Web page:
One of the key strong points of blockchain is hash-codes created for each block, and for each block the data hashed includes both the data for the transactions stored in that block as well as the hash-code of the previous block. In this way hash-codes and blocks are chained, leading to the term blockchain. These hash-codes protect the integrity of the data on the blockchain such that if a block is deleted or changed then this is readily detected as invalid and this change is rejected and does not propagate in the blockchain network and across the decentralized blockchain ledgers. This effectively provides strong protection of the integrity of the data stored on the blockchain, and is equally applicable for healthcare blockchains running in the cloud.

Regulatory, Data Protection Law, and Standards Compliance

The types of data you store on your blockchain and where your blockchain nodes physically run will help determine applicable regulations and data protection laws. In particular, any data containing PII is key in determining compliance requirements. Some types of PII are obvious, such as any data fields that can be used to contact, locate, or identify an individual. Sometimes PII can “creep” into some types of data such as free form text, or unstructured data such as images, video, sound recordings. For example if you are storing PHI of US citizens on your blockchain then HIPAA may apply, or if you are storing EU citizen PII then EU data protection laws may apply. This article is not a legal summary of compliance requirements. Please consult publicly availability information on regulations and data protection laws applicable in your region, and consult your legal counsel for further guidance. You may also opt to comply with one or more privacy or security standards, e.g. ISO2700x to improve privacy and security, and reassure healthcare organizations using your blockchain of its safety from a privacy and security standpoint.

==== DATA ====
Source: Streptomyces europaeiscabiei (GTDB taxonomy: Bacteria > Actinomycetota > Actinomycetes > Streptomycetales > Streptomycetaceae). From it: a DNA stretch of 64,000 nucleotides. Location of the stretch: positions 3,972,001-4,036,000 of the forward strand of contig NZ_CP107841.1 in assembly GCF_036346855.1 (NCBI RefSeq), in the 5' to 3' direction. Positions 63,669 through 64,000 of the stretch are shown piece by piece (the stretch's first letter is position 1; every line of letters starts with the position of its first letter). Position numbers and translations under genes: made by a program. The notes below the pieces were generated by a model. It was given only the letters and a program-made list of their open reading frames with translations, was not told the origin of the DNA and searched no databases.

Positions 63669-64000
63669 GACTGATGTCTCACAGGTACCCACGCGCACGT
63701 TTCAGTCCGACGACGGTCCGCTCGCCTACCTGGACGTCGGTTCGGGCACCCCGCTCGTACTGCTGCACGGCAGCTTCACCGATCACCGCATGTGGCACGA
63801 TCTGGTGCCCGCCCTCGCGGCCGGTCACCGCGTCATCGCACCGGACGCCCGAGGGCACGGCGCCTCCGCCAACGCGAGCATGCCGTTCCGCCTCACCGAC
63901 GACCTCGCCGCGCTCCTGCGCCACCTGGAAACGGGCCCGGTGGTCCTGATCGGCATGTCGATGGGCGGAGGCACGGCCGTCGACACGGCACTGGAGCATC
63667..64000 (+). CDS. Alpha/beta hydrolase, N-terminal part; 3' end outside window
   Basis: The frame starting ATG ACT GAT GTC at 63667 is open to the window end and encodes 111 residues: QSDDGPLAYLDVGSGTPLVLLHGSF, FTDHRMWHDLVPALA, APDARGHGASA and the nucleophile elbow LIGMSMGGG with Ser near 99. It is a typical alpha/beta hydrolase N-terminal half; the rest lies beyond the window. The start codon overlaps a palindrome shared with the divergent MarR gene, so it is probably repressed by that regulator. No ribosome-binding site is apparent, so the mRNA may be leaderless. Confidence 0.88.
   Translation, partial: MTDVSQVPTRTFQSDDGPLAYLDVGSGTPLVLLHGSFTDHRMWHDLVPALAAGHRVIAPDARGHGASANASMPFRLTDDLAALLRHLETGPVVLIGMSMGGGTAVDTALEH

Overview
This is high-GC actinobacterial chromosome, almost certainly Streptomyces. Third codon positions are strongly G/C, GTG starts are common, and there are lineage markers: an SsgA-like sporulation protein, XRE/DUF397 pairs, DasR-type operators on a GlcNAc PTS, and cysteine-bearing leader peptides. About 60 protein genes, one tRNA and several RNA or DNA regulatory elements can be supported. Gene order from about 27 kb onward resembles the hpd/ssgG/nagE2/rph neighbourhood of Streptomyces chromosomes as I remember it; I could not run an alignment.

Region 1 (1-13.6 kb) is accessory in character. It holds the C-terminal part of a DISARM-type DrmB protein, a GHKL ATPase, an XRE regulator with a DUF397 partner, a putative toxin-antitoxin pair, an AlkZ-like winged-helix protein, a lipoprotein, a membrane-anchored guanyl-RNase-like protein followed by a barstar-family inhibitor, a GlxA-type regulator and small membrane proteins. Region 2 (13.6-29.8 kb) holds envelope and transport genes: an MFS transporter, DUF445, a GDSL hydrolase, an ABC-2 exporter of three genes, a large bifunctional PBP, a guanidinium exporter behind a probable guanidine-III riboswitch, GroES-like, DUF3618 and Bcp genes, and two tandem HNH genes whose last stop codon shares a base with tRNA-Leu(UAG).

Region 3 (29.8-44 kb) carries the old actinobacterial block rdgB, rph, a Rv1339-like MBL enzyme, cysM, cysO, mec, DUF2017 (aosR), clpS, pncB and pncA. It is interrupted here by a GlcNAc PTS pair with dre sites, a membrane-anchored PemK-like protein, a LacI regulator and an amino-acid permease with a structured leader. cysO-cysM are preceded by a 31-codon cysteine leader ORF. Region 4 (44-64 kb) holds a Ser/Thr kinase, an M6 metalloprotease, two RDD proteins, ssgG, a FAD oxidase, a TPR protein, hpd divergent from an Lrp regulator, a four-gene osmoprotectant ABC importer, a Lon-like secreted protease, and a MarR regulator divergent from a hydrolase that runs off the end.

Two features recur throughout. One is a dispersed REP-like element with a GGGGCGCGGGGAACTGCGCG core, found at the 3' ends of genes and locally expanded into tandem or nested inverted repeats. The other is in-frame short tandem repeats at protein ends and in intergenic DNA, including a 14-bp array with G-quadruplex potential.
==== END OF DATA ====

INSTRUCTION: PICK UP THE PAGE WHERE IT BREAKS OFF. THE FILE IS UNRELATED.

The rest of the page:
In some countries and regions data sovereignty and trans-border data flow can be a concern. Keep in mind that if you have nodes of your blockchain located across regulatory or data protection law zones then you may have data sovereignty and trans-border data flow challenges. For example, if a blockchain with node(s) in Europe is used to store PII of EU citizens and later new blockchain nodes are added in the US, all of the data in the decentralized ledgers maintained by the nodes of this blockchain network will propagate to keep ledgers consistent and valid, resulting in trans-border data flow of EU citizen PII from Europe to the US. It is very important to consider privacy, compliance, and security up front in your blockchain requirements, and engage your respective teams early, as these types of concerns can impact what types of data you store on your blockchain and how your process it. Keep in mind that although your deployment of your healthcare blockchain in the cloud may initially be within a single country, you may end up eventually growing your blockchain network internationally and any information you store on your blockchain from the start will propagate internationally as blockchain nodes are deployed in other countries and your blockchain network grows, increasing over time your regulatory and data protection law compliance requirements.